In modern times Formula One continues to spread its brand around the world. With each season, new races emerge in different sectors of Asia and USA making it a truly global sport. So when the announcement was made that Austria will return to the calendar for the first time since 2003, it was welcomed as an old friend.
Formula One has been in danger of losing its soul. Europe, the heart of the sport, has seen its slice of the calendar shrink each year. Races in Asia have been beneficial to motor racing in many ways but they shouldn’t take the place of the tracks that the sport grew up with. Austria, an old school circuit that once had the same levels of fear as Spa, deserves it place on the grid.
A lick of paint and a new pit-area and grandstand are the only major changes that have occurred at the, now called, Red Bull Ring and F1 is likely to encounter an old-school rugged track that is now, sadly, a rarity. The circuit, in the south-east of the country in the beautiful Styrian Mountains in Spielberg, is entering its third phase as an F1 circuit after two eras defined by controversy.
It made its debut in 1970. Then called The Osterreichring, it was famed for its high speed, steep hill climbs and danger. The current track is a much safer version. The heavy crashes and fatalities of the 70’s needed to stop, but this was to the detriment of the track. Shorter than the original, it lost much of its character when it returned after a ten year break in 1997. It still offers long straights, plenty of over-taking opportunities and a rugged edge that will catch out many drivers who are used to being pampered in Abu Dhabi and Singapore.
This time, amongst the bland circuits we see today, it should pose a challenge to the drivers in a way that Hockenheim has failed to do since it re-designed itself in 2002. Whereas the legendary German track has been criticised for its disappointing modifications, absence has made the heart grow stronger for Austria. The Osterreichring may not exist anymore, but it is still a joy to be racing there again.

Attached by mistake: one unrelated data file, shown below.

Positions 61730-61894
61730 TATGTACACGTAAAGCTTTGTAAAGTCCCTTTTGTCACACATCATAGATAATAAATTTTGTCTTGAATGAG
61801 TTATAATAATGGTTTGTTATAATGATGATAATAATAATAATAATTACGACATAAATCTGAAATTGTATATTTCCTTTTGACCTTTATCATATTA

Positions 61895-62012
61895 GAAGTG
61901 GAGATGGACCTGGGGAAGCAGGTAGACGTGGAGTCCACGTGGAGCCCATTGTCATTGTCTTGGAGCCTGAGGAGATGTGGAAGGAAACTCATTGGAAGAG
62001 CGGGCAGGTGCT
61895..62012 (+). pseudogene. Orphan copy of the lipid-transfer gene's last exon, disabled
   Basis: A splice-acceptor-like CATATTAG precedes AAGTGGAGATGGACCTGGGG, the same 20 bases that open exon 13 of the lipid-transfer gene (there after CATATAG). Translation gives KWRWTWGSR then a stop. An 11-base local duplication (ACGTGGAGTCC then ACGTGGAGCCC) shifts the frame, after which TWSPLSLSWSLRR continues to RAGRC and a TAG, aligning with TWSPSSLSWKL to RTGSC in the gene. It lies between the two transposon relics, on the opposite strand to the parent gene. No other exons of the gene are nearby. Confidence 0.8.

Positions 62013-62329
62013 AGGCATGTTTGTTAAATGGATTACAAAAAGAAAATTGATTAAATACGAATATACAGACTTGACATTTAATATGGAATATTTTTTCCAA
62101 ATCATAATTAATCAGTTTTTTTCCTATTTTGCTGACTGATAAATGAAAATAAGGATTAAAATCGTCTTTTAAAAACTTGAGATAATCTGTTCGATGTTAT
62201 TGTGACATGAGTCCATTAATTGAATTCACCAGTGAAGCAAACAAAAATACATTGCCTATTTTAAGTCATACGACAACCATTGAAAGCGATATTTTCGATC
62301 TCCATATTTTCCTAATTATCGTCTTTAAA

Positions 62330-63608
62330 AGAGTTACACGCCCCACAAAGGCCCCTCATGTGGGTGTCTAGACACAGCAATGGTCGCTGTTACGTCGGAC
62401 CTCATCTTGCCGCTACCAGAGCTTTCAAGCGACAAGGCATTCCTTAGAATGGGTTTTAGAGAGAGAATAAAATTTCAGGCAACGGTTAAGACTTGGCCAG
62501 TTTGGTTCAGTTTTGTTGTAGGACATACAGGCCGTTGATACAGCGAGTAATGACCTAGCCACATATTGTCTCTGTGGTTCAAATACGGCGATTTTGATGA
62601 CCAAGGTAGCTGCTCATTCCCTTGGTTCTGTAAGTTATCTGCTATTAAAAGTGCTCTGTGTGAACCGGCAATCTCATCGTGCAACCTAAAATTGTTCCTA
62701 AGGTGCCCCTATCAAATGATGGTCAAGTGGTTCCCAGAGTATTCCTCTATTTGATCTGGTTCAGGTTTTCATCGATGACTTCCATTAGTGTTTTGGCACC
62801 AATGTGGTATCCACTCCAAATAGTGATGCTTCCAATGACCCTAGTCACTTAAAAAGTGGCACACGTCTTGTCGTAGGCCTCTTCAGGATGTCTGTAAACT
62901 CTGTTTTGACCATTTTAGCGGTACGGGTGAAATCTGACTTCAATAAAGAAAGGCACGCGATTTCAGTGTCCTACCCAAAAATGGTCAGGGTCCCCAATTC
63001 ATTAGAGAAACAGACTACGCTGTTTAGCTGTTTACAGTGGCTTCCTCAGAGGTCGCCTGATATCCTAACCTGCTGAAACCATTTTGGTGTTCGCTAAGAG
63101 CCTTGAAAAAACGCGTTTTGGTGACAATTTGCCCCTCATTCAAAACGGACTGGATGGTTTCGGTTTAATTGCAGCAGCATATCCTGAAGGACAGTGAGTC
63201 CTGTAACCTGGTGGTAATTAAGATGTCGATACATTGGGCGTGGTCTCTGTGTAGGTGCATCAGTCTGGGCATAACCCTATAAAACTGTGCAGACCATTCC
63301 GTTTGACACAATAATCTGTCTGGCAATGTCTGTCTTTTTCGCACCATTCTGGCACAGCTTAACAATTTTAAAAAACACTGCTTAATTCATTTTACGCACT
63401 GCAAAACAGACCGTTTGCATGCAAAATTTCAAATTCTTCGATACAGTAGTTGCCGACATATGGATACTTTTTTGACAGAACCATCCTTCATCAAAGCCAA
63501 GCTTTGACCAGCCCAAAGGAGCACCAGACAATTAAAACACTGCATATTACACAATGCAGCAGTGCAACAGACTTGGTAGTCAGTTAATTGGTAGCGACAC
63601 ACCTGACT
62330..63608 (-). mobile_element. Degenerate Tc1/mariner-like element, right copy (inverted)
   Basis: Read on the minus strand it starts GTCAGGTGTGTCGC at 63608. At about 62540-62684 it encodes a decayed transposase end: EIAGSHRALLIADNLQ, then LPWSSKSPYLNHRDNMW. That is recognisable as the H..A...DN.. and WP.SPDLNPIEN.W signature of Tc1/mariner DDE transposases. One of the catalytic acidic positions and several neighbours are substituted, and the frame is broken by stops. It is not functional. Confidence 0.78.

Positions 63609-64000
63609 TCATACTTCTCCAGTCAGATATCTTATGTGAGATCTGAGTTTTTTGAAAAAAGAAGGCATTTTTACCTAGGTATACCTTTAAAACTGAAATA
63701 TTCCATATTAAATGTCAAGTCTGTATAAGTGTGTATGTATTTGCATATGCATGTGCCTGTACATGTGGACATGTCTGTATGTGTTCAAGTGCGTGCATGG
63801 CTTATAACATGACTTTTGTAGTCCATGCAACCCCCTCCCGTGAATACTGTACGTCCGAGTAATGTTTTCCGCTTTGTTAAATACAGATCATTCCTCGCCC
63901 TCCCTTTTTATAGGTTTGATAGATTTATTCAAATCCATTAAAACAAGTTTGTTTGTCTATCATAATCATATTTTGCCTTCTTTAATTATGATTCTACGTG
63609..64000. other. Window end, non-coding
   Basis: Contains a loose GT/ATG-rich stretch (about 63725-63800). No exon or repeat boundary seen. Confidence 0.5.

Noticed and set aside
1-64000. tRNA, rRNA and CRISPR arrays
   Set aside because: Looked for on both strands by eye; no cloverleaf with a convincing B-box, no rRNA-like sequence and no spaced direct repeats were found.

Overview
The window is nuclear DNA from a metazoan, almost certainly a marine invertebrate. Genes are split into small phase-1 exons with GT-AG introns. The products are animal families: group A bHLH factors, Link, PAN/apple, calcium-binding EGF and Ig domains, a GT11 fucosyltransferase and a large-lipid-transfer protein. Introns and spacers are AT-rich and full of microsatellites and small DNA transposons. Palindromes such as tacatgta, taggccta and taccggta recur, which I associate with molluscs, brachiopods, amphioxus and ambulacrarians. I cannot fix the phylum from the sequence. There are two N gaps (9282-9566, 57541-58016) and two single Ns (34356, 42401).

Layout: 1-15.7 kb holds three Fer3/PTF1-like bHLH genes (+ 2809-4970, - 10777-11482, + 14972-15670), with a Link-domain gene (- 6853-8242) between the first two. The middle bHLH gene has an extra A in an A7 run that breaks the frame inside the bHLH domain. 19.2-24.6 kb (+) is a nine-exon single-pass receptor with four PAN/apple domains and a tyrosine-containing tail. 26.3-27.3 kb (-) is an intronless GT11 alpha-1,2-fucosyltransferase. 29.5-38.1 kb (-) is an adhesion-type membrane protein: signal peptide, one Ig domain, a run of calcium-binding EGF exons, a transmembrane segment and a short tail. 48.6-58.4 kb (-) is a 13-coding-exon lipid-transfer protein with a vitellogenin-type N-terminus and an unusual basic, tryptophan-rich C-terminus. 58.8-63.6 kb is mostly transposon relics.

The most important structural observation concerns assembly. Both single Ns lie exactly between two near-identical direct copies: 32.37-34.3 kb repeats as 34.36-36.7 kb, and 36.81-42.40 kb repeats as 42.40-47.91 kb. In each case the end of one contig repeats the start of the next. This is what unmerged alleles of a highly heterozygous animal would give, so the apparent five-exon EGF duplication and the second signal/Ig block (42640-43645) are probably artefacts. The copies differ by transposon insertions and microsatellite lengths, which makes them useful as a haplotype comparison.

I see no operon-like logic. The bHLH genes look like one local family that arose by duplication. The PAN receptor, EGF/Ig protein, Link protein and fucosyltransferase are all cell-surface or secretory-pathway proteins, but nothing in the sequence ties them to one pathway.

Traditionally, it has always produced moments of debate. As Lewis Hamilton and Nico Rosberg battle for the championship, team orders aren’t in sight. However, Austria played host to the most condemned example of team order in 2002. Rubens Barrichello, who played second fiddle at Ferrari to Michael Schumacher for so long, was about to get one over on his rival by taking a deserved victory in Spielberg. Schumacher, who had dominated the season and was on his way to a 5th world championship, was deemed to need the win more. Ferrari forced Barrichello to move over. Austria’s most famous race was a total miscarriage of justice.
Now under the ownership of Red Bull, who have brought this previously derelict track back to life, Austria has a chance to re-establish itself back on the F1 calendar and how wonderful would it be if it could do it. We need more tracks like The Red Bull Ring as Formula One maintains its soul. Welcome back Austria, welcome back.
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